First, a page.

Reflection, the critical link between service and learning, is oftentimes the most challenging part of service-learning for faculty and students alike. For that reason, the following describes the rationale for promoting critical reflection and provides strategies and examples of possible reflection activities to incorporate into your class.
Reflection can take on many forms, all of which are structured exercises designed to analyze connections between the service and classroom components of the course.
Eyler, Giles, and Schmiede (1996) concluded from their research that critical reflection in service-learning is:
Continuous: an on-going part of learning in the course that provides continuity through each event or experience; reflection occurs before, during, and after the experience.
Connected: the link between service and the intellectual and academic interests of students, resulting in the synthesis of action and thought.
Challenging: an intervention to engage students in issues in a broader, more critical way; reflection pushes students to think in new ways.
Contextualized: appropriate for the setting and context of a particular service-learning course or program; reflection corresponds in a meaningful way to the topics and experiences that form material for reflection.
Numerous creative reflection activities can be found on this document. In addition, ideas include:
Discussion Sessions: Structured discussions allow students to share experiences and learn from students working at other sites or other times at the same location. The sessions may be designed with particular themes. Questions that will assist with conversation during a discussion include:
What did you see that reinforced a key course concept (Name one.)?
What did you see that contradicted a key course concept (Name one.)?
If your service experience reinforces this course concept, what are the implications? Or, if your service experience contradicts this course concept, how do you reconcile these contradictions?
What perspective do you now have on the various viewpoints presented through course concepts and your service experience?
Electronic Discussions: The faculty member sets up a site for students to discuss their service experience via Blackboard or e-mail on a regular basis and posts questions for consideration and topics for directed writings.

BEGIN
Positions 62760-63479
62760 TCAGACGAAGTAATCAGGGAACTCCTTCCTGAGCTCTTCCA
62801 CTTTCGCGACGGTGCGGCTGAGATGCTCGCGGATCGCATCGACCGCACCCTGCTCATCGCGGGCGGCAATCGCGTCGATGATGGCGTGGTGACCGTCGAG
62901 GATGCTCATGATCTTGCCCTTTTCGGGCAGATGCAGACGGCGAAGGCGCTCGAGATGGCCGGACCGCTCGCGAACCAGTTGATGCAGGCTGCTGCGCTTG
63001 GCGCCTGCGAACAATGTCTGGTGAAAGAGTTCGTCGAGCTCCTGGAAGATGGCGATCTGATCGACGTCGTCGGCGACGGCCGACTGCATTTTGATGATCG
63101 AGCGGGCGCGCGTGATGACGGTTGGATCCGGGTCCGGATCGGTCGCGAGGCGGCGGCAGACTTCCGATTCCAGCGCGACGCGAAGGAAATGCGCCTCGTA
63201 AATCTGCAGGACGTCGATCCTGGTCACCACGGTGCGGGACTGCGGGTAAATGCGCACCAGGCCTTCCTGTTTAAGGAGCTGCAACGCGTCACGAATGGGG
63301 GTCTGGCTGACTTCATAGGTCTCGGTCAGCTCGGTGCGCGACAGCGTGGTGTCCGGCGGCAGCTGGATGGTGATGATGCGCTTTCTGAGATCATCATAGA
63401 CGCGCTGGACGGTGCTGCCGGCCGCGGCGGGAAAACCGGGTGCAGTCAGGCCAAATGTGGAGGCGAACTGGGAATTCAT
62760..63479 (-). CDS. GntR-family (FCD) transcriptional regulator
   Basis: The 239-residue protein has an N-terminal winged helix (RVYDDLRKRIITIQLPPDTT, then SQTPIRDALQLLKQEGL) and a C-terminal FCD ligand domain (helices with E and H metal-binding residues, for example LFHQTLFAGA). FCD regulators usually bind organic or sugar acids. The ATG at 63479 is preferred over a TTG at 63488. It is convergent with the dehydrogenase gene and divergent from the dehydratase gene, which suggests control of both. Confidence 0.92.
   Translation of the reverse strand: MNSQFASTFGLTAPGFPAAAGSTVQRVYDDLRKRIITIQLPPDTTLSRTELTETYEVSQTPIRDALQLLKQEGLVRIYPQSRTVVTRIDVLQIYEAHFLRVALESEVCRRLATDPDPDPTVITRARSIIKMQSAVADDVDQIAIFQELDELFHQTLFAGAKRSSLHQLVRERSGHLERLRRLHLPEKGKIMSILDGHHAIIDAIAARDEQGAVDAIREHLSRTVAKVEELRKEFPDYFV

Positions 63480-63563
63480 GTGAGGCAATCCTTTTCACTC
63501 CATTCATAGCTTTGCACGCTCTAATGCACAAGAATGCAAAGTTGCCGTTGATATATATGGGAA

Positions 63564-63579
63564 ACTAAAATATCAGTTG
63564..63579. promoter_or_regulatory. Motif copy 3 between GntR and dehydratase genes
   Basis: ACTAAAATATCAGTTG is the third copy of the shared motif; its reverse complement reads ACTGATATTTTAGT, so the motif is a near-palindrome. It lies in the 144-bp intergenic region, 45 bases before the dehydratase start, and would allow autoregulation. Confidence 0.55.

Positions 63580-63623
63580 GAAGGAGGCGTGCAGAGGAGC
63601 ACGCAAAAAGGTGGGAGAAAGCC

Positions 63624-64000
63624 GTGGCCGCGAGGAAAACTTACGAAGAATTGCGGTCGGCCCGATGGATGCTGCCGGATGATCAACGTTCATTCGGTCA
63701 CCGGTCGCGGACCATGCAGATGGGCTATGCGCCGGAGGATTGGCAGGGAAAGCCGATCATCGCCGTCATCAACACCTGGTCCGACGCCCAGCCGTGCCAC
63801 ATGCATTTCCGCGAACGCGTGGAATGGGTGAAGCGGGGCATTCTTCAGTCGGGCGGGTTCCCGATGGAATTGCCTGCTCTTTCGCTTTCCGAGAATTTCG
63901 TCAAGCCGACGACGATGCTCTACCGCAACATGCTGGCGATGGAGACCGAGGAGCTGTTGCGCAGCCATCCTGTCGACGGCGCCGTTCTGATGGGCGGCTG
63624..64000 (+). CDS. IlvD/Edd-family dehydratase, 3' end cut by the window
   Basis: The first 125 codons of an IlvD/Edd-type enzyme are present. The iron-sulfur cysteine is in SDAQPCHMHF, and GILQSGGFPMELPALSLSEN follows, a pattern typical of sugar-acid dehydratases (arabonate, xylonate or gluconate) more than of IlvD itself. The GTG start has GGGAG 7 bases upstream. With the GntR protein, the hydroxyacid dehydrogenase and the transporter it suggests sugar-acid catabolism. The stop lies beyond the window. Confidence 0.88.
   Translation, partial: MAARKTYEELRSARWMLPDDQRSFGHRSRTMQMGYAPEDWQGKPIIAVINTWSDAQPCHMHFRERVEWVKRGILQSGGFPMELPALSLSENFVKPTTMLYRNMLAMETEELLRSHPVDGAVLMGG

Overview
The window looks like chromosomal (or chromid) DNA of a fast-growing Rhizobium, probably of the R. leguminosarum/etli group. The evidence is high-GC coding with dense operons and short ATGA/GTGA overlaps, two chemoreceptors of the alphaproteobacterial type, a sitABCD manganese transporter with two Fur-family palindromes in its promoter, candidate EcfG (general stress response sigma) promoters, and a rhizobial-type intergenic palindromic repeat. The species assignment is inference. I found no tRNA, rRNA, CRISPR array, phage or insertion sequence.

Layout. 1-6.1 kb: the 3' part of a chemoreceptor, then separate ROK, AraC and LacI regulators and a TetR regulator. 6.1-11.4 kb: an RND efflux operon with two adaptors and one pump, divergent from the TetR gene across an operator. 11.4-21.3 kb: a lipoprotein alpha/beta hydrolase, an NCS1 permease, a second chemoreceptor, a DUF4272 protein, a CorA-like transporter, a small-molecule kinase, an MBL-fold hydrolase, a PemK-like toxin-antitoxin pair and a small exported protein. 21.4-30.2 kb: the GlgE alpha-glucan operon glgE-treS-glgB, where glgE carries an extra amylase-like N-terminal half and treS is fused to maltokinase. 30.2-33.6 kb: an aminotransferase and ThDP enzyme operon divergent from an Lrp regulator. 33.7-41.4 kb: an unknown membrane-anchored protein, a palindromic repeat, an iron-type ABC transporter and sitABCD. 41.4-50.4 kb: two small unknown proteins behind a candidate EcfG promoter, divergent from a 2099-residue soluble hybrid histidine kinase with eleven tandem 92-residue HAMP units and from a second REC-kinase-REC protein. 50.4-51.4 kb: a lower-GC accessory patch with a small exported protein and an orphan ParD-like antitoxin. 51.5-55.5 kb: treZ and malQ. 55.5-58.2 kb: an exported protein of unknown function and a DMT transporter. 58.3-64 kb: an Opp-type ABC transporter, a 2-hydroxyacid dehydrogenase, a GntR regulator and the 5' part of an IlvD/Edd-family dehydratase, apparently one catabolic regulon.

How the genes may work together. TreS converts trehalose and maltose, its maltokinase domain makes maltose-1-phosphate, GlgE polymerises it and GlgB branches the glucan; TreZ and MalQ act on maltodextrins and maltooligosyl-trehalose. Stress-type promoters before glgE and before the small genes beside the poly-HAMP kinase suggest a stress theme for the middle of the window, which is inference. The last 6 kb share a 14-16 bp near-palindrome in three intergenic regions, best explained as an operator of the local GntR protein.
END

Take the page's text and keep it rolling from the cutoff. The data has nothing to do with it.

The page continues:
Journals: Journals are a common way to assess student learning in a service-learning course. A description of the students’ service activities as well as written, thoughtful reflections about those activities should be included.
Personal Journals: Students may write about any aspect of the service-learning experience on a regular basis.
Directed Journals: Students are asked to describe what they did at the service site after each session, to comment on their reactions and feelings about what happened, and to analyze what happened on the basis of conceptual material from the course.
Journals should be collected throughout the semester. Early and regular feedback for students’ journal entries is critical in teaching students how to develop their reflection skills. Students might be asked to address some of the following questions:
What have I learned about myself through this experience? Do I have more/less understanding or empathy than I did before my service?
In what ways, if any, has my sense of self, my values, my sense of "community," my willingness to serve others, and my self-confidence/self-esteem been altered through this experience?
Have my motivations for volunteering changed? In what ways?
How has this experience challenged stereotypes or prejudices I have/had?
Have I challenged myself, my ideals, my philosophies, my concept of life, or of the way I live?
What would I change about this situation if I were in charge?
What have I learned about this agency, the people, and the community?
Was there a moment of failure, success, indecision, doubt, humor, frustration, happiness, or sadness?
Do I feel my actions have had an impact? What more needs to be done?
Does this experience complement or contrast with what I am learning in class? How?
Has learning through experience taught me things that are different from or the same as the class? In what ways?
From this service experience, can I identify an underlying or overarching issue that influences the community?
Do social issues have a different meaning for me as a result of this experience? In what way?
How will this experience alter my future behaviors/attitudes?
(Adapted from the Volunteer Action Center-Florida International University)
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